According to a study by the National Interagency Fire Center (NIFC), more than 60,000 wildfires take place in the United States every year, and the amount of acreage burned every year continues to increase. The risk is very real—especially if you live on the West Coast. If you live in an area that’s prone to wildfires, here are some essential tips for keeping you, your family, and your property safe.
Prepare go-bags for the whole family
A “go-bag” is basically an emergency kit filled with the necessities that can keep you alive and hygienic for at least three days. It’s literally a bag that you can grab and go in case of a disaster or an emergency. Here are some essentials you need to place in the bag:
- Water for at least three days; the water is both for drinking and sanitation
- Food (prioritize non-perishable foods like canned goods)
- Change of clothes and underwear for at least three days
- Fully-charged portable chargers for your phones
- Hand-crank or battery-powered or hand-crank radio
- Additional prepaid burner phone with a charger and backup batteries
- Local maps
- Flashlight with fresh batteries
- Extra batteries
- First aid kit
- Manual can opener
- Pliers or wrench (to turn off utilities)
- Dust mask (to help filter contaminated air)
- Plastic ties, moist towelettes, and trash bags
- Duct tape and plastic sheeting (to shelter in place)
If you have babies and pets, make sure you have their supplies as well. Every member of your family must have their go-bag, and they must be in a place where your family members can easily grab them anytime. It will help you sleep better at night, knowing that you have personal supplies that can sustain all of you for a few days if you need to evacuate as quickly as possible.
Make sure your financial ducks are in order
Don’t wait for summer to arrive before you check if your homeowner’s insurance policy will truly be of help to you should the worst happen. Make sure that you go for programs that will truly help protect your property against any outcome. It will also benefit you greatly if you constantly update the list of your home’s contents and if you take photos regularly so that everything flows as smoothly as possible once the wildfires are over. While you’re at it, make sure that you have all of your family’s most important documents in a fireproof box that you can also bring with you in case you need to evacuate.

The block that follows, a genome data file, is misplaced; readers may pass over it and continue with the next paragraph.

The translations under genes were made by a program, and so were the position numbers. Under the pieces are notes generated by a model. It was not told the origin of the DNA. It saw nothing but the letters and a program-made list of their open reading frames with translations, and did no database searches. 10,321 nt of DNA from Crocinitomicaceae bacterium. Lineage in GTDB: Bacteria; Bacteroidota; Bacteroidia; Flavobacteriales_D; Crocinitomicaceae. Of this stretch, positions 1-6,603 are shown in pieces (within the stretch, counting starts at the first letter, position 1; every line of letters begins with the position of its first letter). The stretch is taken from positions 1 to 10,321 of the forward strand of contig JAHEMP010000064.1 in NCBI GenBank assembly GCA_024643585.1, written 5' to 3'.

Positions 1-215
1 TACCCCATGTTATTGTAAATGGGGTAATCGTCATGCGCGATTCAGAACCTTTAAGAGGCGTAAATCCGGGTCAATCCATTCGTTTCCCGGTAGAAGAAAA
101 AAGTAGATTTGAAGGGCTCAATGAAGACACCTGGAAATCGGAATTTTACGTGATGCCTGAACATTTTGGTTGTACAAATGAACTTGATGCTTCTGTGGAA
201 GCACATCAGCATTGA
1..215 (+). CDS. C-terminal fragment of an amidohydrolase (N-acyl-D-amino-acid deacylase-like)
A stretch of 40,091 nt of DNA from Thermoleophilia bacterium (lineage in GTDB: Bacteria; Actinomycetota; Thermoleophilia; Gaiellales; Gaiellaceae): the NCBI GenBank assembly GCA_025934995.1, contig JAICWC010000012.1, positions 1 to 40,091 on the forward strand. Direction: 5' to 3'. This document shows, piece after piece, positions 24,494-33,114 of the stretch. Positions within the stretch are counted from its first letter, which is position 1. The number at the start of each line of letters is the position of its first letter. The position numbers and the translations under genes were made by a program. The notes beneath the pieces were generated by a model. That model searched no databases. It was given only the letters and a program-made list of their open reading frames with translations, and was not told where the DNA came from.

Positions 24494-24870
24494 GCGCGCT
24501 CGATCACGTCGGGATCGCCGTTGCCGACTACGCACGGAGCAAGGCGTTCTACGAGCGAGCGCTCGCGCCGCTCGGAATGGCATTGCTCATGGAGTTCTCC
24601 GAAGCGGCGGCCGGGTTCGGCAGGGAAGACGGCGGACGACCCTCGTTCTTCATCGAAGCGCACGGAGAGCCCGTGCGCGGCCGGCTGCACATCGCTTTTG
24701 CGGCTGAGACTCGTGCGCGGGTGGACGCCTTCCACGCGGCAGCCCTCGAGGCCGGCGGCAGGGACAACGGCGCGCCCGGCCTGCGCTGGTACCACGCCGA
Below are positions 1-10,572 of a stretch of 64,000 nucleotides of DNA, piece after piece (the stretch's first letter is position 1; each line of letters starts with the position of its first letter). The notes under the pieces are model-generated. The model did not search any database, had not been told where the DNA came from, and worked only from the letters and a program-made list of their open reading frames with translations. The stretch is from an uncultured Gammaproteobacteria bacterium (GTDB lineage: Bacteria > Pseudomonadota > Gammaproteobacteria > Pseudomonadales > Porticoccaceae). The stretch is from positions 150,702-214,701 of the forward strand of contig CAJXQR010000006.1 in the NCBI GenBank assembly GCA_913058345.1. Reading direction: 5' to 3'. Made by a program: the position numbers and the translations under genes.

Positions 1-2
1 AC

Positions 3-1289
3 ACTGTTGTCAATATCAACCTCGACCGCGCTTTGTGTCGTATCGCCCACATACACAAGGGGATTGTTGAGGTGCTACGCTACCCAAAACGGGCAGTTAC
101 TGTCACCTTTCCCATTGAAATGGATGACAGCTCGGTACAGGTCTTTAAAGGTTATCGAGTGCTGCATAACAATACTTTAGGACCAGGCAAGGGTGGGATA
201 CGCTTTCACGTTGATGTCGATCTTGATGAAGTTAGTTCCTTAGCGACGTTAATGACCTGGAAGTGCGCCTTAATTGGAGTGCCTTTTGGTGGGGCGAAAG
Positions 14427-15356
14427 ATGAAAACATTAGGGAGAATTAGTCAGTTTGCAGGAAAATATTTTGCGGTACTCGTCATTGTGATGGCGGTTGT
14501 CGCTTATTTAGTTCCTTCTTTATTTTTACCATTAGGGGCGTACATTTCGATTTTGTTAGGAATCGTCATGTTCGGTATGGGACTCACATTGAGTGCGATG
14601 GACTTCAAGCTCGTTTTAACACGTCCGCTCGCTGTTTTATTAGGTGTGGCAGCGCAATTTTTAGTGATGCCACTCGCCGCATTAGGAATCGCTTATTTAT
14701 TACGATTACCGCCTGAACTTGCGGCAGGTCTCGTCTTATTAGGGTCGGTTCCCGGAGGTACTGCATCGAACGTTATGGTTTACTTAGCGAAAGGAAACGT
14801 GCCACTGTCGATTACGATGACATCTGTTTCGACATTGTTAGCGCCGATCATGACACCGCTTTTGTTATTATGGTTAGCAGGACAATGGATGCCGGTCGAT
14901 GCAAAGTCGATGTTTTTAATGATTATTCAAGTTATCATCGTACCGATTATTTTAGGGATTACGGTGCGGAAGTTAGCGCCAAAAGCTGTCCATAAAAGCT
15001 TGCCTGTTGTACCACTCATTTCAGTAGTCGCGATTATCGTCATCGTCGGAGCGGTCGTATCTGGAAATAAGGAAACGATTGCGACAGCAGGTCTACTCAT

Maintain your home properly
There is a concept called “defensible space,” or creating a 20 to 100-foot safety zone around your property. You can ask your local fire department for more information on how to create this space, but here are some things you need to clear:
- Remove flammable vegetation, dead twigs, and limbs, and rake some leaves
- Remove tree limbs that are within 15 feet of the ground, as well as dead branches that reach your roof
- Make sure the grass is mowed regularly
- Do the necessary tree and shrub pruning, especially if they’re within 15 feet of a chimney outlet or stovepipe
- Remove vines on your walls
- Place a protective screen or barrier over your outdoor barbecue grill and ensure that the material you use as a cover is non-flammable
- Dispose of your garbage properly and regularly
- Store oily rags, gasoline, and other flammable home items in approved safety storage cans, and place those cans far away from the base of your property
Have a detailed evacuation plan ready
If you have a homeowner’s association or similar organizations, make sure to stay up-to-the-minute with updates from your local firemen and authorities. Stay abreast of news and announcements to ensure that you’re in step with the community’s evacuation plans.
But more than waiting for evacuation announcements, make sure you a plan of your own by listing down where you will shelter, how you will evacuate animals and livestock if you have any. The alternate routes you can take should your regular one be engulfed by fires.
When it comes to being ready for a wildfire, you need to always be one step ahead. Unfortunately, we have to be ready for these possibilities. Still, these are the consequences of our planet heating up—and the only thing we can do is to ensure that we are fighting for our safety and that of our property. Stay safe out there!